Computed tomography (CT) is used to visualize certain regions of your body using cross-sectional images. CT scanning combines special X-ray equipment with sophisticated computers to produce multiple images or pictures of the inside of the body. CT scans of internal organs, bone, soft tissue and blood vessels provide greater clarity and reveal more details than regular X-ray exams. Your provider may recommend a CT to help:
- Diagnose muscle and bone disorders, such as bone tumors and fractures
- Pinpoint the location of a tumor, infection, or blood clot
- Guide procedures such as an abscess drain, biopsy, or pain injection
- Detect and monitor diseases and conditions such as cancer, heart disease, and liver masses
- Detect internal injuries and internal bleeding
Lakes Regional Healthcare’s computed tomography (CT) scanner has the following advantages:
Intricate Diagnostic Images
Our CT scanner provides an accurate indication of position, size, and density of objects within the body, which aids in improving diagnostic results. It also reduces streaking on the images caused by metal, such as dental fillings, hip replacements, and pacemakers.
Our CT scanner has innovative technology that automates the radiation dose according to a patient’s size, weight, and anatomy.
During a CT scan, a patient must hold their breath so the images do not have any motion. The CT scanner at Lakes Regional Healthcare is fast, which helps reduce the need for a breath hold, especially critical for imaging trauma, elderly, and pediatric patients. The IV contrast injector uses patient-specific algorithms to minimize IV contrast used (when necessary for some patients), which puts less stress on the patient’s kidneys that have to filter it out.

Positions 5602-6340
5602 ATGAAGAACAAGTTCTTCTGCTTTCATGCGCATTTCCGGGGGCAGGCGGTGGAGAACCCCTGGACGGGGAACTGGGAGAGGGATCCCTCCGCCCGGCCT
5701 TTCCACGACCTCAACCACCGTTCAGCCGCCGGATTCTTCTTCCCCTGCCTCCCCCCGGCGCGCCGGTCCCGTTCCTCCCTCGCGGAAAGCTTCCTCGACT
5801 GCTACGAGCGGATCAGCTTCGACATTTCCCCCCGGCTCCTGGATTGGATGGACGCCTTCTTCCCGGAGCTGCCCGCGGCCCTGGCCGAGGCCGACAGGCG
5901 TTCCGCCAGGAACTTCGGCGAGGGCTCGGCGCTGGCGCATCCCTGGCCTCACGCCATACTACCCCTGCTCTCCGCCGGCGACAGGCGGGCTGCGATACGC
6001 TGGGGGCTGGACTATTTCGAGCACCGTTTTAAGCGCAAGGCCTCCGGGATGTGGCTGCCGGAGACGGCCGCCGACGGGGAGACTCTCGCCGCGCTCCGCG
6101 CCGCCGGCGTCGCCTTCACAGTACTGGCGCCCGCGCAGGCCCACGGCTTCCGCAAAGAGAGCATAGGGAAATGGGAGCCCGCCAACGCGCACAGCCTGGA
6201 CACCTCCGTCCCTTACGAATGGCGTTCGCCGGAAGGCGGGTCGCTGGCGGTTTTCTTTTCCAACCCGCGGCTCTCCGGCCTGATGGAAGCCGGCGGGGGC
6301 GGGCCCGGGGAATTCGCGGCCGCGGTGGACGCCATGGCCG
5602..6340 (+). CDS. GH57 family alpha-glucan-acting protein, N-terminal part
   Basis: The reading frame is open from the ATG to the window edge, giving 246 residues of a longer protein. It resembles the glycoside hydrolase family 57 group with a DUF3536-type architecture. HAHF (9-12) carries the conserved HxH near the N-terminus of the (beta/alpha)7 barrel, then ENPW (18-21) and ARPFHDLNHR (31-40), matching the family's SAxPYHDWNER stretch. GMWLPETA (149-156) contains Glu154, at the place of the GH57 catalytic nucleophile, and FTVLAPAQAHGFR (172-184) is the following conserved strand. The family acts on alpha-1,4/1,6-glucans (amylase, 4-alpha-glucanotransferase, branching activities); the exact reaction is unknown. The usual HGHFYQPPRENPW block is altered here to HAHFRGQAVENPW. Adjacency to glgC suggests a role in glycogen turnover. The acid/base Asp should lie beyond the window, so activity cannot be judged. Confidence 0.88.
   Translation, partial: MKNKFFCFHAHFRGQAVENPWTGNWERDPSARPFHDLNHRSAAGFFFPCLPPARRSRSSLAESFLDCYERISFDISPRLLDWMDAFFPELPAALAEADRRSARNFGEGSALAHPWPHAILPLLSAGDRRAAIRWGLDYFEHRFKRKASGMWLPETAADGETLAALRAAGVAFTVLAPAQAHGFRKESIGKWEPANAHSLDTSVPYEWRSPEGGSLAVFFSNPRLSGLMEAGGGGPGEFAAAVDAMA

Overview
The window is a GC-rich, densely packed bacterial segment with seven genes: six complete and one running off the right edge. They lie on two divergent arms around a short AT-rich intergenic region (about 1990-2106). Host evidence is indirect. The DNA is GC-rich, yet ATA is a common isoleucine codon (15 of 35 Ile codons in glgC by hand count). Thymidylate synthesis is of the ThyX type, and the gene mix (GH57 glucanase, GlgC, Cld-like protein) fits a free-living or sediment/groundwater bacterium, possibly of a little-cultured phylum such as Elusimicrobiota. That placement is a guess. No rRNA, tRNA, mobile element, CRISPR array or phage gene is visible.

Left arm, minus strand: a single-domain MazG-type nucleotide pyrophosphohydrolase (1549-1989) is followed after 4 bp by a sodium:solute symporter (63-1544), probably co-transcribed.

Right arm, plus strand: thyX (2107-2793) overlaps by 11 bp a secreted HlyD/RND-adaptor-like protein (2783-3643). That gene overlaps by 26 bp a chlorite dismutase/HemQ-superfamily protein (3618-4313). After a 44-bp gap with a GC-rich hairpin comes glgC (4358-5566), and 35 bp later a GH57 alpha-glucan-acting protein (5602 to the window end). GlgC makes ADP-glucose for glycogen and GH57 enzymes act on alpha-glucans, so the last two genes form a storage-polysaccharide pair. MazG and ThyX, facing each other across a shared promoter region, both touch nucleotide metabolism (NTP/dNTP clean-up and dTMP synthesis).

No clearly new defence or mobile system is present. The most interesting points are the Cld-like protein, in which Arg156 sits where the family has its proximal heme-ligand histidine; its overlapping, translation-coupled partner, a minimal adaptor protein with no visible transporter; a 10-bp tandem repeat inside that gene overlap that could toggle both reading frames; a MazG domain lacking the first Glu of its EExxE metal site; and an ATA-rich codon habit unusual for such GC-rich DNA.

Before Your CT Scan
We want you to have the best experience during your CT scan. Please keep these things in mind:
- On the day of your CT, wear loose, comfortable clothing, preferably without metal (i.e. zippers, buttons, underwire bras).
- You may need to have labs drawn to check your kidney function prior to your CT if receiving IV contrast.
- You may need to drink an oral contrast and/or refrain from eating or drinking beforehand depending on the reason for your CT. Your healthcare provider or the Imaging scheduler should give you instructions.
During Your CT Scan
CT scans are painless and the scan itself typically only takes a few minutes. The scanner resembles a large tube with a table in the middle, allowing you to go in the tube. Upon arriving, you may be asked to change into a gown depending on what you are having imaged.
Once you enter the scanning room, the radiology technologist will help you onto the scanner table to lie down. They will make sure you are comfortable by providing blankets or cushions. If receiving IV contrast, the technologist will then start your IV. The contrast may make you feel warm for 1-2 minutes. You may be asked to hold your breath for a few seconds during your CT scan to reduce motion.
Allow 30-60 minutes for the entire exam depending on what type of CT you are having.
After Your CT Scan
A report will be sent to your provider who will then relay your results.
To learn more, please talk to your family provider.